What we need to keep in mind was the bloggerverse was in its infancy, the focus was still on music message boards back in late 2003. The iTunes Store was only six months old and the overwhelming majority of music fans still didn’t understand how to use it to buy full albums, especially from international iTunes Stores on the site. Amy Winehouse didn’t have the benefit of Vimeo, YouTube or Dailymotion so people could see her videos. There was no Twitter or Tumblr where people could help spread her music via the Internet. Back when Frank dropped, MySpace was only a few months old and it was a space for friends rather than music. When an online friend from the UK sent me a link to Frank my brother bought it from the UK iTunes Store the same day (this also predates Cloud services). We both played the album to death and we felt like we knew a secret that few people in America knew. It remained this way for years.

Let’s discuss what it is about Frank that makes it such a special album. First of all, it’s the fact that Amy Winehouse was only 19 years old at the time she began recording it. Rather than look up to Mary J. Blige or Mariah Carey like most young vocalists in her age group would do she instead gravitated to Ella Fitzgerald, Bille Holliday, Sarah Vaughn and other great Jazz vocalists from their era. Additionally, Amy wrote her own material which was fairly rare. Joss Stone’s album consisted entirely of covers which showcased her vocal ability and completely stunned and blew away listeners stateside. Had these same fans got the opportunity to hear Amy Winehouse’s originals songs and they way her album blended Jazz, Soul, R&B and Hip-Hop production no doubt they would’ve been just as impressed by Frank. I’d go as far as to argue that had Frank received the same push Joss Stone’s The Soul Sessions did in North America it probably could’ve even outsold it.

Amy Winehouse’s lyrics showcased a deep understanding of the complexities within relationships plus they gave the listener a glimpse into her mind and thought process (plus she made great love songs to weed). When we heard “Take The Box” we completely understood how she felt about her breakup and her immediate need to put it behind her. We felt the same emotions she did as she went through her disappointing relationship with Frank on “Stronger Than Me” where she chides him for being the older more experienced person but leaving her to have to take the lead and make the decisions. We then comprehend the spell he had her under initially with “You Sent Me Flying” where her lyrics tell the tale of a normally confident young woman who gives in to doing things totally out of character for a man and how she can recognize herself doing so. You simply don’t expect such a young person to be that introspective and  self aware in their music.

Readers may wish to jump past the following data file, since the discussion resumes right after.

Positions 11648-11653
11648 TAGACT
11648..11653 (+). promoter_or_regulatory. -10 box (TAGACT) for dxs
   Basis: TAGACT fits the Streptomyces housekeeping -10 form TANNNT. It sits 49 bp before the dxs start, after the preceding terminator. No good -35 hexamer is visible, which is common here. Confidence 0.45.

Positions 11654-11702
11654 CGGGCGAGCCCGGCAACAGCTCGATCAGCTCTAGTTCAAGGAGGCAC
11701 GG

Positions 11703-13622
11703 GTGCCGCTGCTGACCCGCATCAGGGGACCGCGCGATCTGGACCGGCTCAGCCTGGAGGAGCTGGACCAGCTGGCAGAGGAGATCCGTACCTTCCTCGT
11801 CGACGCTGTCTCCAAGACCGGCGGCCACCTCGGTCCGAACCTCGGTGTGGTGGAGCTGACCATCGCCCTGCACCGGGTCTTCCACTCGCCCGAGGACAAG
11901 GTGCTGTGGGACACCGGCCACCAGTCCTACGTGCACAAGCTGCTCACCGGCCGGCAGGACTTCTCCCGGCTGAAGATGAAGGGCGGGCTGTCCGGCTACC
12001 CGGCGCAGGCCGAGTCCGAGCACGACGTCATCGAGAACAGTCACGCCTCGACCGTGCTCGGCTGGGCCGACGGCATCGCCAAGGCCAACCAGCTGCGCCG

The production was handled by Salaam Remi, Commissioner Gordon, Jimmy Hogarth, Matt Rowe and Amy herself. When you hear songs like “I Heard Love Is Blind” and “F-ck Me Pumps” you’re instantly impressed by the imagery and the level of her songwriting at such a young age. It also took me a while to realize that the entire album was inspired by her early infatuation with Frank Sinatra and that’s why the album was titled Frank. After discovering that little wrinkle my appreciation for it increased even more. Unfortunately, the overwhelming majority of music fans stateside had no clue who Amy Winehouse was even as her album was selling all over Europe, Oceania, Asia & South America throughout 2003 and 2004. It took until 2006 before any serious effort was put into introducing Amy to American music fans (Frank was released in Canada back in the Summer of 2004 and has yet to even go Gold there) and that was due to the success of other British female vocalists.


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